Spectra of Earth-like planets through geological evolution around FGKM stars
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Future observations of terrestrial exoplanet atmospheres will occur for planets at different stages of geological evolution. We expect to observe a wide variety of atmospheres and planets with alternative evolutionary paths, with some planets resembling Earth at different epochs. For an Earth-like atmospheric time trajectory, we simulate planets from prebiotic to current atmosphere based on geological data. We use a stellar grid F0V to M8V (Teff = 7000 K to 2400 K) to model four geological epochs of Earth's history corresponding to a prebiotic world (3.9 Ga), the rise of oxygen at 2.0 Ga and at 0.8 Ga, and the modern Earth. We show the VIS - IR spectral features, with a focus on biosignatures through geological time for this grid of Sun-like host stars and the effect of clouds on their spectra. We find that the observability of biosignature gases reduces with increasing cloud cover and increases with planetary age. The observability of the visible O2 feature for lower concentrations will partly depend on clouds, which while slightly reducing the feature increase the overall reflectivity thus the detectable flux of a planet. The depth of the IR ozone feature contributes substantially to the opacity at lower oxygen concentrations especially for the high near-UV stellar environments around F stars. Our results are a grid of model spectra for atmospheres representative of Earth's geological history to inform future observations and instrument design and are publicly available online at http://carlsaganinstitute.org/data/.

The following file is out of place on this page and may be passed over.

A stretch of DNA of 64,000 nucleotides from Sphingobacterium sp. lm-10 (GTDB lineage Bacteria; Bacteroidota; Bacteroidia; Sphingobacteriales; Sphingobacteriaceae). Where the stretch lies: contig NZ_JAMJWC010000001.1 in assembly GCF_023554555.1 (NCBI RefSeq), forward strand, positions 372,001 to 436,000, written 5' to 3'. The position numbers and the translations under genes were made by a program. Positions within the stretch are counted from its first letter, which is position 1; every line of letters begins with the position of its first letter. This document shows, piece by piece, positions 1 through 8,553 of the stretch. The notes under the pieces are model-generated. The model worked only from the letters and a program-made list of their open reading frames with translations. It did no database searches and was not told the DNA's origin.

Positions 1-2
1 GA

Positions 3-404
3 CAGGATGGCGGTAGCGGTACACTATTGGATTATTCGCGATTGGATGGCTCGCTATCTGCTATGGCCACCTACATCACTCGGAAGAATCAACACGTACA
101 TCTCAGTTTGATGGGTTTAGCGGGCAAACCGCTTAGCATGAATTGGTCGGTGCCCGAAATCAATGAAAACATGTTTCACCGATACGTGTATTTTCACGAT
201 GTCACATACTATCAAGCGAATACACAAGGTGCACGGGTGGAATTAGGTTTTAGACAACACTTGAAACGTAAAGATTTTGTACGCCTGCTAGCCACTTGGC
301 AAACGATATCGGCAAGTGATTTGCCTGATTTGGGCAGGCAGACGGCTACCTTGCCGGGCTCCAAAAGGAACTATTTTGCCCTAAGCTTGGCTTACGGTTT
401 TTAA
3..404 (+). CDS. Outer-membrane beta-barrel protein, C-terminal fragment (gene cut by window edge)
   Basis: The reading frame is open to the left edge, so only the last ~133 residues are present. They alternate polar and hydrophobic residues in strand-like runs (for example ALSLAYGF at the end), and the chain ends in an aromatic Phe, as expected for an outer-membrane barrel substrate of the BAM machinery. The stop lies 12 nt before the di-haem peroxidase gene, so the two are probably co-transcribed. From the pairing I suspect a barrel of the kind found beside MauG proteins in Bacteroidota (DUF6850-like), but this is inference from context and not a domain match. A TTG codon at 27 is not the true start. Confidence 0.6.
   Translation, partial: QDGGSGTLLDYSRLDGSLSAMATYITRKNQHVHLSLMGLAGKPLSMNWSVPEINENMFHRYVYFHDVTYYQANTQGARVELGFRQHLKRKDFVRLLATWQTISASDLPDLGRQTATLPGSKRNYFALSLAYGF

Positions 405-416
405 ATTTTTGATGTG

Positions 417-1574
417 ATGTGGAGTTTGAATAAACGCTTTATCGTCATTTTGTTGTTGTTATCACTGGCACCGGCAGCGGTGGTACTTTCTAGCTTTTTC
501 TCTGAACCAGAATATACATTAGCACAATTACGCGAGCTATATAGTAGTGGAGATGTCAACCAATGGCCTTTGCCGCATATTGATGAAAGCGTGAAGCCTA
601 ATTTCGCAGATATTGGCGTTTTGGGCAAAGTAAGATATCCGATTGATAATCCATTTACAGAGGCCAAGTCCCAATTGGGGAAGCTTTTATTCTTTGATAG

Rugheimer , S & Kaltenegger , L 2018 , ' Spectra of Earth-like planets through geological evolution around FGKM stars ' , Astrophysical Journal , vol. 854 , 19 . https://doi.org/10.3847/1538-4357/aaa47a
© 2017 The American Astronomical Society. This work has been made available online in accordance with the publisher’s policies. This is the author created, accepted version manuscript following peer review and may differ slightly from the final published version. The final published version of this work is available at https://doi.org/10.3847/1538-4357/aaa47a
DescriptionThis work was supported by a grant from the Simons Foundation (SCOL awards 339489 to SR and 290357 to LK).
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